We live, we continue to be told indefinitely. The processes have been canceled and you feel unstable and uncertain every day. Any hint of regularity – most importantly, what is nice – has become important. Enter Laura Marling’s seventh album, “A Song for Our Daughter.” The release is an unexpected surprise, new news. Through 10 airtight paths, meticulously folded and elegantly staged, this is an absolute triumph.
“In light of the changes in all our circumstances, I saw no reason to hold back what could at least entertain and at best give a sense of union,” Marling said of the decision to release the album ahead of schedule. This is a generous step – reflecting on fans of personal rewards. The recording seems like a love letter to Marling’s imaginary daughter, but – even more – she is addressed to another figure: “Girl,” as Marling calls her. The girl could be you, and she could be me; she is every woman listening. As Marling said, “it can be lost, prematurely torn away from innocence, or unwittingly crushed by forces that dominate society.”
Marling’s voice is as consoling and crystalline as ever, but this new release stems from a departure from her label and lead after the sixth semester 2017 album “Semper Femina” (meanwhile she began her master’s degree in psychoanalysis). This entry offers insightful storylines and melancholy. There is no banjo and little percussion to speak of. She is gentle and intelligent, humble and quite friendly.
“What happened to Alexandra?” asks Marling, opening the track on Alexander, immediately shifting the focus away from himself and moving on to the lone title character, another woman in need of care. The artist’s affection for Leonard Cohen is also there: a clear reference to Koger’s “Alexander Leaves,” but also a singer for deeply humane reflections in smoky, brooding vocals.
Over the years, Marling has always seemed wise, showcasing Johnny Mitchell and Bob Dylan’s shades, producing his own space – a place occupied by seven albums, three Mercury nominations and a Grammy nod (“Semper Femina” stand out for Best Folk Album). She ventures further into the future, writing with heartfelt clarity about neglect and heartbreak. In the ethereal and hypnotically repetitive “Held Down” she expresses to the bottom of her soul, “This is a hard leak that you leave so / Just lower my wrist and say, ‘Well, we’re done.’
(embed) https://www.youtube.com/watch?v=P3ntm8jPDfU (/ embed)
Her lyrics have never been more elaborate, so you tend to think that even one word can go wrong. “Only Strong”, “End of Case” and “Strike by Strike” stand out with their soft power. In the latter, Marling admits, “I feel like a fool and you are so / because you believe it can happen / Like some things.” Her recognition of powerlessness is vivid and amazing. The instruments of this album have a sense of romance that unites love both true and lost – strings are heard here, steel guitars sore on the pedal.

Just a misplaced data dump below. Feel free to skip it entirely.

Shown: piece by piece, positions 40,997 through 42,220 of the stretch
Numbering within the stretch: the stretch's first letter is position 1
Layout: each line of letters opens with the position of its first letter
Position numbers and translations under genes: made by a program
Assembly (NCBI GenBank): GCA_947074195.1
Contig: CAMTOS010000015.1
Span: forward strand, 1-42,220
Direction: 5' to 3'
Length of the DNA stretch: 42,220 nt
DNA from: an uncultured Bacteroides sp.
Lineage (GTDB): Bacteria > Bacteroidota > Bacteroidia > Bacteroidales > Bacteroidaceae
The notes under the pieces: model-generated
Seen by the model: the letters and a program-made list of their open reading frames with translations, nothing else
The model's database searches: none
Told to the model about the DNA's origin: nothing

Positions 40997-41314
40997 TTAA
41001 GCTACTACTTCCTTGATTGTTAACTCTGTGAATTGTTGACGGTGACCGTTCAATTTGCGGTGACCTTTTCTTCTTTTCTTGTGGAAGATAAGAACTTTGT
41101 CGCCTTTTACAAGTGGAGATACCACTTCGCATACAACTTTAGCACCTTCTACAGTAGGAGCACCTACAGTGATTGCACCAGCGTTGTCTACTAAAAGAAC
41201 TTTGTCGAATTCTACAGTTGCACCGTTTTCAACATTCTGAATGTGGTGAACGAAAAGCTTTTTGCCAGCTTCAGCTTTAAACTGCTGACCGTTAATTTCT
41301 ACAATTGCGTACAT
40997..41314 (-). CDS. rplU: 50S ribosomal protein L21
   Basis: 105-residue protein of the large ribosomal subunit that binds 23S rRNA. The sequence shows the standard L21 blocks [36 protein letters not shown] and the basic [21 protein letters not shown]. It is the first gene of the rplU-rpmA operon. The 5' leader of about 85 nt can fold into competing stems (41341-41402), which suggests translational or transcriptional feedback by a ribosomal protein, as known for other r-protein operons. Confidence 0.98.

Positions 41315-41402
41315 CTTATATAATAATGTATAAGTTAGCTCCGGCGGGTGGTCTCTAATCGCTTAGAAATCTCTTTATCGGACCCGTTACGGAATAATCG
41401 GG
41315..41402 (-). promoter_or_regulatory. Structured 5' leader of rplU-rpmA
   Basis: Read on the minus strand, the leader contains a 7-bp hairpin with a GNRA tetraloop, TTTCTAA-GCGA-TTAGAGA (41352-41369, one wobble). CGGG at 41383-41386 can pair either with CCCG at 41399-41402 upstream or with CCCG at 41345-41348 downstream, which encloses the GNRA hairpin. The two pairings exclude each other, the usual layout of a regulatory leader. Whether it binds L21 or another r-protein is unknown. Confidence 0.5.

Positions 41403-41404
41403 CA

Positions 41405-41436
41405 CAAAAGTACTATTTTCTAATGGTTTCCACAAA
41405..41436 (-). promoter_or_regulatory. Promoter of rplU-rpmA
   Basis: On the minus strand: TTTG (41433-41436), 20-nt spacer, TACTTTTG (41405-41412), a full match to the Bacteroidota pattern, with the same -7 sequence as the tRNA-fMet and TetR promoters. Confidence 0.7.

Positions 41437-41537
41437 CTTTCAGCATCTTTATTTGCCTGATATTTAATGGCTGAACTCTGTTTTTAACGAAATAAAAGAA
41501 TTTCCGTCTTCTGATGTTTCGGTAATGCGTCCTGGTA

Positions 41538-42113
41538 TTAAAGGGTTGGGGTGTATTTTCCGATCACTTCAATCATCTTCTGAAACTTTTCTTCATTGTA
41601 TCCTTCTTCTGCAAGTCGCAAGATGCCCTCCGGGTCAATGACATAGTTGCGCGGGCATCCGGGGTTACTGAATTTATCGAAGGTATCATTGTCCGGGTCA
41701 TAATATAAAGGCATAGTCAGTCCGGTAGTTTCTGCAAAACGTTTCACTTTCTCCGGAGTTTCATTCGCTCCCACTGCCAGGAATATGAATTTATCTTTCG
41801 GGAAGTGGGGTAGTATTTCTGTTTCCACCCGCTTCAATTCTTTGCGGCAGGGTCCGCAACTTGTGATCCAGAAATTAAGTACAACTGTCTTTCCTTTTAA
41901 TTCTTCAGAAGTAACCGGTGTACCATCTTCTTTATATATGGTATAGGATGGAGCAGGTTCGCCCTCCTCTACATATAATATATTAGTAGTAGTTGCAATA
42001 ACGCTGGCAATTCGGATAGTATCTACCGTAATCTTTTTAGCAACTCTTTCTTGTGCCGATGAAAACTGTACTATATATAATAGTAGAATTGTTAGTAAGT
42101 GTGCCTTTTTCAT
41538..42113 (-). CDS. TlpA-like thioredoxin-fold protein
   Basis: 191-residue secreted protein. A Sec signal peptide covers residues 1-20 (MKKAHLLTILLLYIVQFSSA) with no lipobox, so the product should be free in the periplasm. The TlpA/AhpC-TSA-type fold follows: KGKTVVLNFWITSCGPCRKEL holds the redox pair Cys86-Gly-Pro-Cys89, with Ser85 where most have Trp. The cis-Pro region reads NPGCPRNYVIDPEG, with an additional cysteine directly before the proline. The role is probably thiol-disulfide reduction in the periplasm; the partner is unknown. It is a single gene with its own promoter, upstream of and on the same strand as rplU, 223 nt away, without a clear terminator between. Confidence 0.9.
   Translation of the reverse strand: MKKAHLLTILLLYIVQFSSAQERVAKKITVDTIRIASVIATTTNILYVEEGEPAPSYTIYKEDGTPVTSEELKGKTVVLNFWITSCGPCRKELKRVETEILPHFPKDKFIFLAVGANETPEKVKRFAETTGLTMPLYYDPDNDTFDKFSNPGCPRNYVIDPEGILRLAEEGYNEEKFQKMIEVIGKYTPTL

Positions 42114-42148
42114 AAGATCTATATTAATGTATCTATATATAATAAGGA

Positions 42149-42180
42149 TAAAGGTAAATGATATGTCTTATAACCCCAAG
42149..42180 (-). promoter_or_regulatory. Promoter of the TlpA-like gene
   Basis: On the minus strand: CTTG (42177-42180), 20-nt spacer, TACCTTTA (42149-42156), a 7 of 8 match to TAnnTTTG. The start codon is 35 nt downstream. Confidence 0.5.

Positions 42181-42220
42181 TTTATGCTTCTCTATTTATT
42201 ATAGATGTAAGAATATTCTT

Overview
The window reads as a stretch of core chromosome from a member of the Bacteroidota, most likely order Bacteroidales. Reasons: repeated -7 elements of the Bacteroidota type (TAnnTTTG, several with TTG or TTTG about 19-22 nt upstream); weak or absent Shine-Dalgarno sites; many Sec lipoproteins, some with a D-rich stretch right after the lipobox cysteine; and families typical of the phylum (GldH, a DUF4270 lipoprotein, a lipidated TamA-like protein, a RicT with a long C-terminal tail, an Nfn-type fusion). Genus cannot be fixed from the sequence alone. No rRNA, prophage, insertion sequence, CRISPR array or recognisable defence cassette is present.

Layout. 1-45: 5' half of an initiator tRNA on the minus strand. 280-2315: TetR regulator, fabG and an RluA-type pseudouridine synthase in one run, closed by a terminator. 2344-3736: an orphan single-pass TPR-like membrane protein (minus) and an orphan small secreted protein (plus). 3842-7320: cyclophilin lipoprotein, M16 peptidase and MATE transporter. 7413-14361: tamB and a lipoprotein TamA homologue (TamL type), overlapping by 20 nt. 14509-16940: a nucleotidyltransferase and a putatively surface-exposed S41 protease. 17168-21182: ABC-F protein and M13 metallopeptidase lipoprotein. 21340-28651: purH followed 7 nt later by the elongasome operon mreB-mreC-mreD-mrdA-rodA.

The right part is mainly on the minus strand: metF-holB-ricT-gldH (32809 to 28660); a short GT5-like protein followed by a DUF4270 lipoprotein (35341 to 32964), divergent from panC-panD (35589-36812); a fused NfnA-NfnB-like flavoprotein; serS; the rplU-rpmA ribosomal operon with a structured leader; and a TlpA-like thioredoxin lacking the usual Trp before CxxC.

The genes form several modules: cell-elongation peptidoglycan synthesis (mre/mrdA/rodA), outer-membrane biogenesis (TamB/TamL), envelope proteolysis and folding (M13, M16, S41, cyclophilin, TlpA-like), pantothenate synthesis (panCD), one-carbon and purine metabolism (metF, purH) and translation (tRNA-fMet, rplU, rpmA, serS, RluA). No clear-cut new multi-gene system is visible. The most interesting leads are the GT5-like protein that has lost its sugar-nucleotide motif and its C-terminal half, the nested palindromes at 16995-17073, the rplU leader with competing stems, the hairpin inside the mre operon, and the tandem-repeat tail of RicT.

The title track is seen as a bedtime story and a life lesson. The slow acoustic patchwork is created as the strings come in, reflecting their whole affection for the other person. “You won’t forget what you haven’t done yet,” she sings. it is an exquisite ode to those who make it alive in a relentless world. “We will meet again” sees her reflect on the past and boldly move forward. Some of the most stunning lines (“I tried to give you love and truth / but you are sour, toothy”) are intertwined with the loud sound of a pedal steel guitar and English backing vocals. It’s skilful.
The album closes modestly, with a demo and performance by Marling and her partner. “Thank God she never met, never loved, never wanted,” she sings. The track reaches more power, believing that we are okay.
“An album devoid of everything that is made of it by modernity and property is, in fact, part of me, and I would like you to have it,” said Marling about “My Daughter’s Song.” Album Seven is a work we are familiar with. It may be less phony than her previous work, more driven by life words than the beat, but it still feels cohesive and like a safe haven. The album is a balm, a Marling – a lifeline – and a source of stability. We were lucky to have her.
Release Date: April 10
Light plate: Chrysalis / Guerrilla Records